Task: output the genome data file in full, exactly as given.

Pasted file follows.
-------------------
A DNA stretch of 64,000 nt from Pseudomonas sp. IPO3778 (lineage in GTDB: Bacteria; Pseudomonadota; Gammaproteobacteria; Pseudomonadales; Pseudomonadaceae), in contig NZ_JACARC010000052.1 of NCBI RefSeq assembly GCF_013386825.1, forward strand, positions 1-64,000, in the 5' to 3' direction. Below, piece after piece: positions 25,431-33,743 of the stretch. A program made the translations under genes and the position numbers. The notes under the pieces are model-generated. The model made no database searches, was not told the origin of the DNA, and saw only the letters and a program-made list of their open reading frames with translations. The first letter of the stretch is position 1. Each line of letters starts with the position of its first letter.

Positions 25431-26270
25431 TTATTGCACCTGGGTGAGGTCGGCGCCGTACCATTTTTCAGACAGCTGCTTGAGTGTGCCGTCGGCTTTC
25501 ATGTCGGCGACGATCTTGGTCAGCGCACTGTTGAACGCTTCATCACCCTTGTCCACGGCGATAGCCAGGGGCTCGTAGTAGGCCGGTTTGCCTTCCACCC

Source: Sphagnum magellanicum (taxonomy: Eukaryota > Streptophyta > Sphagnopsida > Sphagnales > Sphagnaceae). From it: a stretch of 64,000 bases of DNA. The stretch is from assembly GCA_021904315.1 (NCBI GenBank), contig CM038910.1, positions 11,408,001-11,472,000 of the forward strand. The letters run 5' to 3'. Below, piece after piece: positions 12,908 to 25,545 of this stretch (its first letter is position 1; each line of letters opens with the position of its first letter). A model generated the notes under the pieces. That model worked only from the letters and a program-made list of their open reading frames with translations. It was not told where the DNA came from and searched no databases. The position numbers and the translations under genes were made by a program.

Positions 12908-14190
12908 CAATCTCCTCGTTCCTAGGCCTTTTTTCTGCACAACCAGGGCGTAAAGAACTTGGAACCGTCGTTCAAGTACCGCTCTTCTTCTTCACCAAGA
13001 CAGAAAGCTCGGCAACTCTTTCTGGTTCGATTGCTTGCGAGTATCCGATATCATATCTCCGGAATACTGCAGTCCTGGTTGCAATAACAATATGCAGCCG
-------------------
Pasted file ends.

A DNA stretch of 64,000 nt from Pseudomonas sp. IPO3778 (lineage in GTDB: Bacteria; Pseudomonadota; Gammaproteobacteria; Pseudomonadales; Pseudomonadaceae), in contig NZ_JACARC010000052.1 of NCBI RefSeq assembly GCF_013386825.1, forward strand, positions 1-64,000, in the 5' to 3' direction. Below, piece after piece: positions 25,431-33,743 of the stretch. A program made the translations under genes and the position numbers. The notes under the pieces are model-generated. The model made no database searches, was not told the origin of the DNA, and saw only the letters and a program-made list of their open reading frames with translations. The first letter of the stretch is position 1. Each line of letters starts with the position of its first letter.

Positions 25431-26270
25431 TTATTGCACCTGGGTGAGGTCGGCGCCGTACCATTTTTCAGACAGCTGCTTGAGTGTGCCGTCGGCTTTC
25501 ATGTCGGCGACGATCTTGGTCAGCGCACTGTTGAACGCTTCATCACCCTTGTCCACGGCGATAGCCAGGGGCTCGTAGTAGGCCGGTTTGCCTTCCACCC

Source: Sphagnum magellanicum (taxonomy: Eukaryota > Streptophyta > Sphagnopsida > Sphagnales > Sphagnaceae). From it: a stretch of 64,000 bases of DNA. The stretch is from assembly GCA_021904315.1 (NCBI GenBank), contig CM038910.1, positions 11,408,001-11,472,000 of the forward strand. The letters run 5' to 3'. Below, piece after piece: positions 12,908 to 25,545 of this stretch (its first letter is position 1; each line of letters opens with the position of its first letter). A model generated the notes under the pieces. That model worked only from the letters and a program-made list of their open reading frames with translations. It was not told where the DNA came from and searched no databases. The position numbers and the translations under genes were made by a program.

Positions 12908-14190
12908 CAATCTCCTCGTTCCTAGGCCTTTTTTCTGCACAACCAGGGCGTAAAGAACTTGGAACCGTCGTTCAAGTACCGCTCTTCTTCTTCACCAAGA
13001 CAGAAAGCTCGGCAACTCTTTCTGGTTCGATTGCTTGCGAGTATCCGATATCATATCTCCGGAATACTGCAGTCCTGGTTGCAATAACAATATGCAGCCG